It is accordingly an object of the invention to provide an improved receptacle terminal for use on printed circuit boards. A further object is to provide a terminal device having an improved spring therein which permits the device to be used with leads of varying thicknesses. A further object is to provide a terminal device having improved soldering characteristics and which can be soldered to the board without risk of solder flow into the active portion of the terminals, that is, the portions including the spring which receive an inserted lead.
These and other objects of the invention are achieved in a preferred embodiment thereof which is briefly described in the foregoing abstract, which is described in detail below, and which is shown in the accompanying drawing in which:
FIG. 1 is a sectional side view of a preferred form of terminal devices in accordance with the invention showing the terminal mounted in a hole in a printed circuit board and soldered to conductor paths on both surfaces of the circuit board.
FIG. 1A is a fragmentary perspective view of a printed circuit board having a terminal device mounted in the board.
FIGS. 2 and 3 are taken along the lines 2--2 and 3--3 of FIG. 1.
FIG. 4 is a view of the rearward side of the terminal of FIG. 1.
FIG. 5 is a view taken along the lines 5--5 of FIG. 4.
FIG. 6 is a view taken along the lines 6--6 of FIG. 4.
FIGS. 6A and 6B are views taken along the lines 6A-6A and 6B-6B of FIG. 1.
FIG. 7 is a plan view of the metal blank from which the terminal of FIG. 1 is formed by a series of forming and bending operations.
FIG. 8 is a view showing a terminal having a modified lower end which is particularly intended for insertion by automatic insertion machines into a circuit board.
Referring first to FIGS. 1-4, a preferred form of terminal receptacle 2 in accordance with the invention is intended to be inserted through an opening 9 in a printed circuit board 4 and soldered to a conductor pad 10 on the upper surface 12 of the board and to a conductor pad 14 on the downwardly facing surface 16 of the circuit board. The terminal has a receptacle portion 18 which is adapted to receive a lead 6 of a DIP 8, a transition section 20 which adjoins the receptacle portion, and a mounting portion 22 which extends through the hole 9 in the printed circuit board.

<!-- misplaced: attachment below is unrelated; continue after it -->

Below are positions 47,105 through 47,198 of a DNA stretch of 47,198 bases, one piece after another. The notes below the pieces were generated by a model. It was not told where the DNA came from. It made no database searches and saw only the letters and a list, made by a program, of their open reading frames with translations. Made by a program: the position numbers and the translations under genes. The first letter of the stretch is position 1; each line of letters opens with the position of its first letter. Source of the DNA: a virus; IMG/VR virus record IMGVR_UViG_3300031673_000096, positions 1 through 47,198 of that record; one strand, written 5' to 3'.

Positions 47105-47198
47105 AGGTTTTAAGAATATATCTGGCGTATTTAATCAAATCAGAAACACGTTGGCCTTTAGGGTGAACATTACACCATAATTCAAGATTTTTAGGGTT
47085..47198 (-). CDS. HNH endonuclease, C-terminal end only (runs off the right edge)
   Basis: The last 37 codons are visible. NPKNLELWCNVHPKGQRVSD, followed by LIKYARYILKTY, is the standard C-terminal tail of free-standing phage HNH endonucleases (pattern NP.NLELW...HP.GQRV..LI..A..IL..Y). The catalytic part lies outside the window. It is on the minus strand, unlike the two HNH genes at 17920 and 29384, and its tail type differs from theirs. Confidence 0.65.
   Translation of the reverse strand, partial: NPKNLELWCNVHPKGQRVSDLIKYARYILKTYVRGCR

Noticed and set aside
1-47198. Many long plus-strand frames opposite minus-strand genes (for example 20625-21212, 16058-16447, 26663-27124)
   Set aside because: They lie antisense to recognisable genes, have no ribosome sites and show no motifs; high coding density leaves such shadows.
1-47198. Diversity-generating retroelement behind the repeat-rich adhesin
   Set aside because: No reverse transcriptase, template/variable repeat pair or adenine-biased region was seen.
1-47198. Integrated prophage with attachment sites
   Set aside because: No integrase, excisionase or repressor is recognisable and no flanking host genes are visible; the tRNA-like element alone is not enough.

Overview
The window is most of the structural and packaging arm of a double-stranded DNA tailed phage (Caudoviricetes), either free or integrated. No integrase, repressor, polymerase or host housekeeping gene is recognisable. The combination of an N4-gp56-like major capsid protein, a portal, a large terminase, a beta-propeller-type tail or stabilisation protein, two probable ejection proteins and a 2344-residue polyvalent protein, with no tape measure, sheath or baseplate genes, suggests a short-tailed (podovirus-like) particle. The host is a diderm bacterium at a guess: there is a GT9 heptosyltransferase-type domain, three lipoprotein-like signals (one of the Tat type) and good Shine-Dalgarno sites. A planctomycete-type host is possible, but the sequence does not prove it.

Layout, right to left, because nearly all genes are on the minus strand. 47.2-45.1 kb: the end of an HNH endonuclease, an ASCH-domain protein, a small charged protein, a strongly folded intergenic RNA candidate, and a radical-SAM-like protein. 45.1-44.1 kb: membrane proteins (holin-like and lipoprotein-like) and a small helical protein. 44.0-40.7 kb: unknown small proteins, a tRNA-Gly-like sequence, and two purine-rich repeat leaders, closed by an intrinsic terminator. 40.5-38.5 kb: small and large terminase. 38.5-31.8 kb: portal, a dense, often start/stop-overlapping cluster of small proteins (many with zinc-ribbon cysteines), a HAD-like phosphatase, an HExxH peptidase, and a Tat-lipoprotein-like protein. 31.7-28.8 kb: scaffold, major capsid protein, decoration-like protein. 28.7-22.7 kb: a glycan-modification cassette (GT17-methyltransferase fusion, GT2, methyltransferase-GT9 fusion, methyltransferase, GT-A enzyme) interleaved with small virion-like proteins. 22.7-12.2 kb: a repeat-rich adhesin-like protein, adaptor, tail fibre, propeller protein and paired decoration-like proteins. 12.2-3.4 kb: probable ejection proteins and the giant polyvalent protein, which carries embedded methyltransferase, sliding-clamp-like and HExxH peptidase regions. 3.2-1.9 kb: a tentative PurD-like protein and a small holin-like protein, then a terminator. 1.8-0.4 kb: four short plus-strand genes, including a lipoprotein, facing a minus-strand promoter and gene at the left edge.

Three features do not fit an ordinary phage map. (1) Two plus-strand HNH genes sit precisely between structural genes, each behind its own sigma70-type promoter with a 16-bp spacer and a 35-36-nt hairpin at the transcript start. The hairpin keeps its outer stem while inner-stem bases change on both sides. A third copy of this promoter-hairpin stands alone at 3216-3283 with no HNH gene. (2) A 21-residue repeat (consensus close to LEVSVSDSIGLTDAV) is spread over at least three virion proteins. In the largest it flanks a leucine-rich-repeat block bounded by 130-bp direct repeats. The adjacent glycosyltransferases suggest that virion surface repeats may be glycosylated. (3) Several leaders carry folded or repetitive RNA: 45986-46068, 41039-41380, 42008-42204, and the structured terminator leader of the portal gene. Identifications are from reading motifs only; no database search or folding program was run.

The receptacle portion is generally rectangular in cross section as shown in FIG. 3 and has a spring supporting side 24, a side 26 which is opposite to the spring supporting side, and opposed sides 28, 30 which extend between the sides 24, 26. Side 24 is cut away as shown at 32 from the sides 28, 30 and a hairpin type spring generally indicated at 34 extends from the spring supporting side downwardly towards the transition section 20. The spring 24 is reversely curved as shown at 38 adjacent to the lower end of the receptacle portion so that the spring has an upwardly extending arm 40 which is inclined towards the internal surface of the side 24. The arm 40 is again reversely formed through an angle of about 60° as shown at 42 so that the end or tip portion 44 of the arm extends obliquely upwardly and towards the internal surface of the side 26. A rectangular opening 48 (FIG. 4) is provided in the side 26 adjacent to the upper end thereof and the extreme edge 46 of the spring is received in this opening so that a downwardly inclined surface 50 is provided to guide a lead being inserted into the receptacle. It will be apparent from FIG. 1 that the lead, upon downward movement from the position shown, can not become lodged between the edge 46 and the internal surface of the wall 26 but will be deflected when it engages the surface 50 and guided downwardly into the receptacle.